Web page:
It’s hard to escape the digital disruption that is reshaping not only the world we live in, but the fundamental way that businesses operate. Greater levels of data exchange and automation are creating new layers of innovation, shifting functional workflows to agile systems. And to prosper in this upheaval, leaders must look at how they can support their company’s ability to adapt and identify new opportunities to embrace these changes.
We’re seeing more and more companies implement new ways of working to keep up with digital innovation. However, our own research (registration)suggests that leaders may still not be as prepared as they need to be to succeed.
There are fresh levels of complexity for CEOs to contend with, making it increasingly difficult for them to guide their workforce through the current era of transformation. As well as this, leaders are experiencing ongoing pressure and confusion with how best to maintain long-term vision and focus necessary to help their business evolve.
Leading in a digital era
While there may be no shortage of data surging through today’s organisations, without strategic leadership, insight can quickly become overwhelming, obsolete and will often fail to add any real competitive advantage.
Without strategic leadership, insight can quickly become overwhelming, obsolete and often fail to add competitive advantage
Take data transparency for example, business leaders once comfortable with consuming reports in Excel sheets, presentations or on dashboards are looking for real-time access with proactive alerts to drive the action rather than wait for the meeting to interrogate the data. Understanding these rapidly evolving capabilities is a clear challenge that faces the C-suite. But if overcome, leaders are able to monitor data trends and act on them instantly – ultimately visualising the ‘moments of truth’ that allow them to remain agile and competitive in their market.
Data silos that once made it difficult to retrieve and present data are being overtaken by flexible systems that aggregate data from multiple sources. Empowering decision makers to see the bigger picture, and offering the clarity and connectivity needed to compete in today’s fast-paced economy.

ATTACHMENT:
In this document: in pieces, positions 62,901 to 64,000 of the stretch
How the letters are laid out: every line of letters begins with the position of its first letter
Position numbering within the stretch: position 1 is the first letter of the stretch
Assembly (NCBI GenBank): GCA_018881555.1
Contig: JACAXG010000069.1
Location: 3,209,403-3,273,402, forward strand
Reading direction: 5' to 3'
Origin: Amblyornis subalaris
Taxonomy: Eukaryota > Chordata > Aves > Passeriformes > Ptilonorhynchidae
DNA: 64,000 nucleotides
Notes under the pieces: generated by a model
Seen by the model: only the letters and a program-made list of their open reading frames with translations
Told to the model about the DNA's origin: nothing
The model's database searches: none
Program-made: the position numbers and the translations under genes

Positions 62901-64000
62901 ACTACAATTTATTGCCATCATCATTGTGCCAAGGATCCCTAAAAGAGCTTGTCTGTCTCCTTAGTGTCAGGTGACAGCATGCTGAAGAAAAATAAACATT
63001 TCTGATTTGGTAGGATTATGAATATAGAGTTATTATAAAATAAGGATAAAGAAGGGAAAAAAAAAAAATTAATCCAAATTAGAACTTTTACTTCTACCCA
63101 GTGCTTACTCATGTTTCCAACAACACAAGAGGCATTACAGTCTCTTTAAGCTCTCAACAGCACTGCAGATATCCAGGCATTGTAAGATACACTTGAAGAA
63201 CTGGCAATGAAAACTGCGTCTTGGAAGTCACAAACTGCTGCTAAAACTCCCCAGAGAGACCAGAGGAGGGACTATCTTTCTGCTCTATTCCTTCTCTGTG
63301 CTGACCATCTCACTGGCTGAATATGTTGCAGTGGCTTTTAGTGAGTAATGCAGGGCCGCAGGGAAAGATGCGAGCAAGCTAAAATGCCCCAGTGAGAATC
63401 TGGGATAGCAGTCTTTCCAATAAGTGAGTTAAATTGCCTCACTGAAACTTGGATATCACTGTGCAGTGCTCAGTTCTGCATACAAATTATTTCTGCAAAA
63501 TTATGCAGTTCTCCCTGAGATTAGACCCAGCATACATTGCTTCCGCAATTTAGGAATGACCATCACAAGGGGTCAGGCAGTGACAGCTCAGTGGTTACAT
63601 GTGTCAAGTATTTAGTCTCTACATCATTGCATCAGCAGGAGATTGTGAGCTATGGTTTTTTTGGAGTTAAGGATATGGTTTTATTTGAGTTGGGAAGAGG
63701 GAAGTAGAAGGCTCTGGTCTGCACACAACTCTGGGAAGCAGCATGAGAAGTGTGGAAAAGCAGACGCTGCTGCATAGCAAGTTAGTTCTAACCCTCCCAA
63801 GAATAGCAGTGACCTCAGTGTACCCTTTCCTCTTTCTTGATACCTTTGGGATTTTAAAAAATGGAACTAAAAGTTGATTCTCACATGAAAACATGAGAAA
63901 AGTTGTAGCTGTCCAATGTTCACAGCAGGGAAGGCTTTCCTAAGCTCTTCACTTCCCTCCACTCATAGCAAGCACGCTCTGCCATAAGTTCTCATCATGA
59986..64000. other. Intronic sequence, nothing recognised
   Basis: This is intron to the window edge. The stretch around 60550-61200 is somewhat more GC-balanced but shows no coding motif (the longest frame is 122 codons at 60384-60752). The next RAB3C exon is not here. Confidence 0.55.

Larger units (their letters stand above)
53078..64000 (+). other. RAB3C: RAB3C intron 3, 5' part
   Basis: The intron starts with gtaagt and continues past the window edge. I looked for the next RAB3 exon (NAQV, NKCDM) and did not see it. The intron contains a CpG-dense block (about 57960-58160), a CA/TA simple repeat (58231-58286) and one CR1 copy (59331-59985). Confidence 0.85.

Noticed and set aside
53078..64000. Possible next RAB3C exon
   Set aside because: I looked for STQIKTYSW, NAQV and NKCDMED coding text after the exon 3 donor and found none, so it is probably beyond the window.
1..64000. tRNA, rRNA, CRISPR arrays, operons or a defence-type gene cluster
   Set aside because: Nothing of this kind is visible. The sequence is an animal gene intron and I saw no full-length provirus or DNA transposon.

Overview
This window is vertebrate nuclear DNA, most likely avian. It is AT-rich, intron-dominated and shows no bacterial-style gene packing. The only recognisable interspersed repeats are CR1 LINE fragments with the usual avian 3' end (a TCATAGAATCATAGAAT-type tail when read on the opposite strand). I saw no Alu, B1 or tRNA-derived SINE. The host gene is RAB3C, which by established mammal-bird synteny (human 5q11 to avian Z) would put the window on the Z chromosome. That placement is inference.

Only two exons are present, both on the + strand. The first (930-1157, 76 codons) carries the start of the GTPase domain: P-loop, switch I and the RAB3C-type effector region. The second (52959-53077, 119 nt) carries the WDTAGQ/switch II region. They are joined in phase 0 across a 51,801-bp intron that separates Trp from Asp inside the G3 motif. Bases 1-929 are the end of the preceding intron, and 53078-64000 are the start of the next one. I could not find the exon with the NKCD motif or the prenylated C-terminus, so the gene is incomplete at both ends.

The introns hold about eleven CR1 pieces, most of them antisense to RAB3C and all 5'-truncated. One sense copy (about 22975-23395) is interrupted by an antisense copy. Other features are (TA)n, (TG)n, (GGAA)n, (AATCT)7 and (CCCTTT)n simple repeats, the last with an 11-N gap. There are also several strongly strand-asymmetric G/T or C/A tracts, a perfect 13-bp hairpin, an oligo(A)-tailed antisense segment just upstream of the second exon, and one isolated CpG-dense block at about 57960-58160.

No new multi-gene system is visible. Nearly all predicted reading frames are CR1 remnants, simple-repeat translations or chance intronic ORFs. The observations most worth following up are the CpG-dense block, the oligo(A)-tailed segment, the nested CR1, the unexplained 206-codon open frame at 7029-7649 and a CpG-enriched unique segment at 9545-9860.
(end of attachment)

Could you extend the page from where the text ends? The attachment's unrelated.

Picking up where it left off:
These new advances in data technology bring a new layer of challenges to leadership. So how are the C-Suite adapting and what can effective leaders do to navigate as well as embrace a data-driven working environment?
A balancing act between curiosity and expertise
Implementing new technologies is simply a piece of the puzzle when it comes to preparing any organisation for digital change. Leaders must develop a digital culture through clear vision and a purposeful mindset, finding a balance between curiosity and the skills needed to interpret data.
With frequent disruption in this new digital age, skills become outdated as quickly as new ones emerge. Leaders must remain curious and have a clear grasp of the technical expertise necessary to transform their business. Those who keep up to date with the latest trends, challenges and opportunities within the data environment, and who place value on fresh perspectives, will make the greatest headway when it comes to navigating change.
Nurture current and future talent
Arguably one of the greatest challenges to hinder transformation is the lack of digital skills to drive adoption of new technologies. According to Gartner, “by 2020, 75% of organisations will experience visible business disruptions due to skills gaps”. Therefore, for any business to thrive, leaders must nurture and develop both current and future talent.
One of the greatest challenges to hinder transformation is the lack of digital skills to drive adoption of new technologies
The most effective leaders will strive to train their current workforce, and champion collaboration to facilitate knowledge exchange across teams. Creating a culture that puts data and its people at the heart of the organisation means everyone has the opportunity to contribute ideas that will ultimately propel the company forward.
As important as developing the current workforce, digital leaders should also recruit new talent. They must look further than specialist roles in areas like Data Science, and instead look to hire innovative thinkers who can see beyond obvious headline statistics. Those with creative minds will reach deeper conclusions by adding contextual factors like, the audience to which insight will be presented, the resources available, and ultimately seek out the hidden opportunity.
By recruiting wider talent, companies have greater power to unlock their digital knowledge, to deal with the growing competitive pressures of today’s data economy.
Invest in disruptive technologies
For businesses to remain relevant, leaders must also look to invest in disruptive technologies. Most importantly, they must think about which emerging technologies are most suited to their operations, ensuring they deliver lasting value for the company and their people.
Leveraging capabilities like machine learning, artificial intelligence and predictive analytics, is a must for leaders as they will improve efficiencies needed to make a step change towards transformation.
Access to real-time data can help decision makers predict key challenges and address them before they happen. From sales forecast variances to anomalies in financial plans, leaders are able to identify and optimise business processes to drive productivity and reduce costs.
It’s only when leaders combine clear vision, talent and technology will they truly unlock their full digital potential.
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Navigating organisations through digital transformation
Navigating organisations through digital transformation